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16 February 2016

Reuters: ECB back in court as German group seek to curb its power

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The European Central Bank returned to Germany's constitutional court to defend an emergency plan made at the height of the economic crisis in a long-running legal battle with a group of Germans who want to curb its power to act.

In the court hearing, Yves Mersch, who sits on the ECB's executive board at the center of policymaking, reasserted the bank's autonomy, defending the OMT bond-buying scheme created in 2012 but never used.

"The European Central Bank's Governing Council must be able to decide independently on future monetary policy, in order to fulfill its duty of maintaining price stability in the euro area," Mersch told the court.

Judges in the court will make a final ruling later this year.

Any outright rejection of Mersch's argument, which is not likely, could, for instance, make it hard for Germany's Bundesbank to participate in ECB bond buying - a major part of the central bank's policy arsenal.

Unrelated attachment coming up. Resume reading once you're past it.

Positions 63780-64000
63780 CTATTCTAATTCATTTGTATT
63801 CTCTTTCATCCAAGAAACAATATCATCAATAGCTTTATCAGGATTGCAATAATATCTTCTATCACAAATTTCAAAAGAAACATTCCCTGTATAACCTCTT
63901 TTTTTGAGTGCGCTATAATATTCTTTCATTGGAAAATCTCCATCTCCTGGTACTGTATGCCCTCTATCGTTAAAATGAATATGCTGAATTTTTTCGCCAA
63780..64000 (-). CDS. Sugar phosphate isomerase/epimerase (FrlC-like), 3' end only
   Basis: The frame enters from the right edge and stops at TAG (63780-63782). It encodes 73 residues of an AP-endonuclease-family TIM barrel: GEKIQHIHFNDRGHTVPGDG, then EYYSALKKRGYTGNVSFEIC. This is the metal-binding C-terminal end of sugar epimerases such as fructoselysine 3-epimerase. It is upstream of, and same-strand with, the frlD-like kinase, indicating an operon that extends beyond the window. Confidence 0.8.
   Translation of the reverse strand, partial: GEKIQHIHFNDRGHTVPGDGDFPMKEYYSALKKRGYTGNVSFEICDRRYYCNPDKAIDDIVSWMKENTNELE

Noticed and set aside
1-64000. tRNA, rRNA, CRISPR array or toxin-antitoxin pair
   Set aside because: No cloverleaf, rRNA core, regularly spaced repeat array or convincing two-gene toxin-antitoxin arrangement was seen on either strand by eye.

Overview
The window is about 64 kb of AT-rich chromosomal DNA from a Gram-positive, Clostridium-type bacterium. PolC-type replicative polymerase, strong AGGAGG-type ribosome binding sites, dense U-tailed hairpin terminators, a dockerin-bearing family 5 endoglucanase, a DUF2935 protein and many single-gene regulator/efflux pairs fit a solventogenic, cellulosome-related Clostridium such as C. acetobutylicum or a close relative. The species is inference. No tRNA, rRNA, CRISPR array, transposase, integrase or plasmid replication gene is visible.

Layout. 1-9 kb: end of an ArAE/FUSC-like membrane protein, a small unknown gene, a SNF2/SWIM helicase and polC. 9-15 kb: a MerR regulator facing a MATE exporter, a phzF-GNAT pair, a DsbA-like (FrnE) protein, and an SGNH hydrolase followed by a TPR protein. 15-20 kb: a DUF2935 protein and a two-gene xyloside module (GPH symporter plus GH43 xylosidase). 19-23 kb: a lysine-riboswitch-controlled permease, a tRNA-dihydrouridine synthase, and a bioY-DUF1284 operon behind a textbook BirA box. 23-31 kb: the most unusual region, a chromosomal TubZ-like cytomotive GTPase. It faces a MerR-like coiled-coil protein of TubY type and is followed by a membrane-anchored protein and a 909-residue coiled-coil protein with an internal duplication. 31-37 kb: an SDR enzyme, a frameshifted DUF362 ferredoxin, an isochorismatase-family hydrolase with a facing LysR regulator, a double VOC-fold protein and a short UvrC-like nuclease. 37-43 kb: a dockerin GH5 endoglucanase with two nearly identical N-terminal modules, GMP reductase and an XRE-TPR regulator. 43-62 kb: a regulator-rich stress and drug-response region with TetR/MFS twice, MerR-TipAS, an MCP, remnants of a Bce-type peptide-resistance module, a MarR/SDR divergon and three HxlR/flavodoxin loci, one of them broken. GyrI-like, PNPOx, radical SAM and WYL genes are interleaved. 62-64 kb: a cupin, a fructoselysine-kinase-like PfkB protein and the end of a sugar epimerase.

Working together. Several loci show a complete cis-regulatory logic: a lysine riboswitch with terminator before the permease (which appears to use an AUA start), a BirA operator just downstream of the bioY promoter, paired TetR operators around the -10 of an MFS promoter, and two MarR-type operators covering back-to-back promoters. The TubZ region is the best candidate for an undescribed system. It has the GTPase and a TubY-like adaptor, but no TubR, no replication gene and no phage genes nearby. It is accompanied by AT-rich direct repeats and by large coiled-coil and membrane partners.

Mersch played down German fears that there was a risk of Berlin having to recapitalize the Bundesbank if it were to suffer losses. He conceded, however, that there could be need for such an injection if a central bank's capital was too thin for too long.

Such a step would also prompt a conflict between Europe's top court, which has earlier backed the ECB, and the judges of its most powerful country.

The program was launched at the height of the euro zone debt crisis, shortly after ECB President Mario Draghi said the ECB would do "whatever it takes" to prevent the collapse of the currency.

Full article

© Reuters

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